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This is a blog about Truth, Justice and the American Way. The stories are true. No names have been changed to protect anyone's identity, including my own. If the story is about me, then I'll say so right up front. If I don't use a name to identify whom the story is about, then it's because it's not relevant. So please do not call me or e-mail me with your kind condolences or unwarranted congratulations about something that you believe is a cleverly disguised bio from my alter ego. These stories, like my photo, are unretouched.

Tuesday, August 9, 2011

Washing the Tin Foil

I’m in London, washing tin foil. That statement doesn’t make any more sense to me than it does to you, but it’s true, nonetheless.

I’m on an extended holiday in England where I am visiting friends. The advantage to staying with locals is not only the excellent room rates (free!) but also the opportunity to learn local customs — such as the ritual washing of the tin foil. You just can’t get these kinds of experiences at the Marriott.

You see, England is deeply into recycling. But there’s no consistency from one region to another. So as I have traveled around (or travelled, as they spell it over here), I’ve had to learn the recycling rules of each new neighborhood. The rules range from rational to idiotic.

In the particular borough of Surrey where I first stayed, it was pretty much only a minor bit of sorting. Paper from metal, etc. Perfectly reasonable. When I moved on to visit friends in Suffolk, it got slightly more complicated. We were up to three wheeled bins, a green box and a compost. Paper, for instance, went into the blue bin unless you had wiped your mouth with it, which contaminated it with food product (gee, one lousy spaghetti stain) and, thus, got put into the black or grey bin. I can’t tell you how many times I got in trouble on that one.

The hands-down winner for nuttiest system I encountered, however, was Newcastle-under-Lyme with a grand total of nine (9) different colored boxes, wheelie bins, colored plastic bags, and kitchen slopbuckets (one for cooked and one for uncooked food waste).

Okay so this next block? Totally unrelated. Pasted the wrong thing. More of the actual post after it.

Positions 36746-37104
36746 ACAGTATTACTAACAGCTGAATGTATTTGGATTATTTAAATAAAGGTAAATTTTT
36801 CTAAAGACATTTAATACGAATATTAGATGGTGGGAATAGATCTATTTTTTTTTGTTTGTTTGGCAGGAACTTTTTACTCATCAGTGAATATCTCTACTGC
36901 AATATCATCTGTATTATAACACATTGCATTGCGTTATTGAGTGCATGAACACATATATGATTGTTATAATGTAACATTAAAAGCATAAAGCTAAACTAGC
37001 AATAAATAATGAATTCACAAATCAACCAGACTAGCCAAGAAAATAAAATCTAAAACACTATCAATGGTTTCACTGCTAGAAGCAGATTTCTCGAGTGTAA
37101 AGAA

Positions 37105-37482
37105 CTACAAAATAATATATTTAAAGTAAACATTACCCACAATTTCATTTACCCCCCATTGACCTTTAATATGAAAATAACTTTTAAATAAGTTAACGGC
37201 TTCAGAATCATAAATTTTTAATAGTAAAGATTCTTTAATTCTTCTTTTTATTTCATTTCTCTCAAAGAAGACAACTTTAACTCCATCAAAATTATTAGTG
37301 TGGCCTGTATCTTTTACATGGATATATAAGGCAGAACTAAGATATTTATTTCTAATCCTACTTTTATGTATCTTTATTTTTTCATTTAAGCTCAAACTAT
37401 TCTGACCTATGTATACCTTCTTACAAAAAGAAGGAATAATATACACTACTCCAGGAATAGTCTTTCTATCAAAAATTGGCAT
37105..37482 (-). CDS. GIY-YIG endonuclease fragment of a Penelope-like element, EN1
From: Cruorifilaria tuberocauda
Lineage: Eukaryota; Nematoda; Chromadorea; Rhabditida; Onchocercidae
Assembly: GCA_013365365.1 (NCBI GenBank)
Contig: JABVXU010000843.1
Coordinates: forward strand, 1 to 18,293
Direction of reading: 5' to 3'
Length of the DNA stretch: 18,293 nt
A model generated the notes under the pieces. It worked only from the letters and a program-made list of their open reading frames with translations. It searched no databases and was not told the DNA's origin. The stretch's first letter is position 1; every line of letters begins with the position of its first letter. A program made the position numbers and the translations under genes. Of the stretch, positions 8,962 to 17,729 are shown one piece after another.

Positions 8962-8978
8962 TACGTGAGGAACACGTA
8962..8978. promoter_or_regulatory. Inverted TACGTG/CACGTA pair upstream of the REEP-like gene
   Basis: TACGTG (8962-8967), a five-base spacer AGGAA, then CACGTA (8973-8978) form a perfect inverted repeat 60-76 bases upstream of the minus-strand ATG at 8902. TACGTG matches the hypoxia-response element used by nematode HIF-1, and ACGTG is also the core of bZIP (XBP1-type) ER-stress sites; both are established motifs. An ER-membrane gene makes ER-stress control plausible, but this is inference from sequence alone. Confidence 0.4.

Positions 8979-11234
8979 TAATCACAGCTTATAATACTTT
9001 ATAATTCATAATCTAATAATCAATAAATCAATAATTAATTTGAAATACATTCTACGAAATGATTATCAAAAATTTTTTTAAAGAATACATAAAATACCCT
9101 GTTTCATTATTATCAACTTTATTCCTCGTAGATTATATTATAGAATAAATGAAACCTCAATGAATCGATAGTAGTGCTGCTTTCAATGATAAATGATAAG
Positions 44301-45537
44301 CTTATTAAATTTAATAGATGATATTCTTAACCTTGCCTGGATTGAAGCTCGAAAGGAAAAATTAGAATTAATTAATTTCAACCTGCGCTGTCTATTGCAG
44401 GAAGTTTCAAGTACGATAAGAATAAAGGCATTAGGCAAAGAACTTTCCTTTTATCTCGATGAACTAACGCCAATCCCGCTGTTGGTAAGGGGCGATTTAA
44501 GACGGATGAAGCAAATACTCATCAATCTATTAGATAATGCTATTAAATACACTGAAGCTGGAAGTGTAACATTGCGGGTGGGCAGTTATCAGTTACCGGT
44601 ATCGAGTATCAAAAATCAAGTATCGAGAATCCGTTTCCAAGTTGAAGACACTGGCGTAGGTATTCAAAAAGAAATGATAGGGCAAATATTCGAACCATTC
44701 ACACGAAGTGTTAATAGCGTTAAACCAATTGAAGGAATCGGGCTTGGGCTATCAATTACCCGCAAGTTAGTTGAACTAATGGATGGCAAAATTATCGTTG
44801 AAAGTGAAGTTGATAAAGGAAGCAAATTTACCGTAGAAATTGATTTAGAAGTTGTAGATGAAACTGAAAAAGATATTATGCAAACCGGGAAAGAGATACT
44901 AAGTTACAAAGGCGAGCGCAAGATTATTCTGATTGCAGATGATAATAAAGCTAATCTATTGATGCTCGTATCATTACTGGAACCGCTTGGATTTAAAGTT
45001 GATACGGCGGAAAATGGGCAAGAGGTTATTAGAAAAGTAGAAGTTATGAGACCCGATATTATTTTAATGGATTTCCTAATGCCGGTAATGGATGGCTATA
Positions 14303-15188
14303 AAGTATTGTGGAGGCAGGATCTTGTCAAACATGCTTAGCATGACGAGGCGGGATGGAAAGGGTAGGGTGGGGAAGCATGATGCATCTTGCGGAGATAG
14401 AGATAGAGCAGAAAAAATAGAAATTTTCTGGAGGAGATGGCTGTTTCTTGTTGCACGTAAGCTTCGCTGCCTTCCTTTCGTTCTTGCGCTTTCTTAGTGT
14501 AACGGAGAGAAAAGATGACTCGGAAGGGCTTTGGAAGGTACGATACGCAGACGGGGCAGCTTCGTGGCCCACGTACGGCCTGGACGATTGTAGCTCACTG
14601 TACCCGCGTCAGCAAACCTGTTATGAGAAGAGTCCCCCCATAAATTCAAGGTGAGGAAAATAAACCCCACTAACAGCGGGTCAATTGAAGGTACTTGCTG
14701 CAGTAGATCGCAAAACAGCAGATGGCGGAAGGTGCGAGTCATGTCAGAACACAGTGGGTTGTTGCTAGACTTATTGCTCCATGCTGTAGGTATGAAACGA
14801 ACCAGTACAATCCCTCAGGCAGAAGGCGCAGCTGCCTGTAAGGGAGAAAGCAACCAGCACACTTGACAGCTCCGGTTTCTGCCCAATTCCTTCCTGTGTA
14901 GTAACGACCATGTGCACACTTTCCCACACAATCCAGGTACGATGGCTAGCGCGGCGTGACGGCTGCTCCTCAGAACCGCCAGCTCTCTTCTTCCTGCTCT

Which is why I am washing the tin foil. Right now, I’m in London and although we only have to deal with a few various bins and boxes, there are some unique peculiarities. Used tin foil, for instance, must be folded flat and put in the green box (not the green wheelie bin – that’s something else). But it cannot have any food product on it. Ever tried to get tin foil clean after broiling dover sole on it? Trust me, it ain’t easy. First you have to soak it overnight. Then you scrub it with a toothbrush. All so that you can throw it in the trash.

Why am I doing this? Why, for the very same reason that I am watering the weeds. You see, the friend that I am staying with in London keeps her garden fairly wild. She has pots all over the place. Some of them have tomato plants or herbs. Others have been sitting around untouched for years and now sprout nothing but weeds; pots of weeds. But when you ask the lady of the house if she would like to have you clean them out, she is as shocked as if you had suggested that you throw away her furniture. So, when asked to water the garden, I dutifully water each and every potted weed with the same careful attention that I give to the flowers. Because it’s her house and her rules.

It’s a lot like the workplace. Sure, you are asked to do stupid, unnecessary work that would be much more efficient with a better system. But the boss sets the rules and your job is to follow them. No matter how obvious it is that your way would be infinitely better.

Company rules and regulations are all based in some sort of good intention. But like the nine different recycling bins, sometimes the system gets out of control. You can complain. You can cram the suggestion box with improved plans. But in the end, you have a responsibility to follow the regulations, no matter how insane they are. And at some point you find yourself washing tin foil with a toothbrush.

By the way, if you are being driven insane by the minutia, you just might be tempted to wipe the spaghetti off your mouth with a piece of toilet paper, then then flush it down the loo at the end of the meal. There’s probably some rule against that, too. Thankfully, it never occurred to anyone to tell me about it.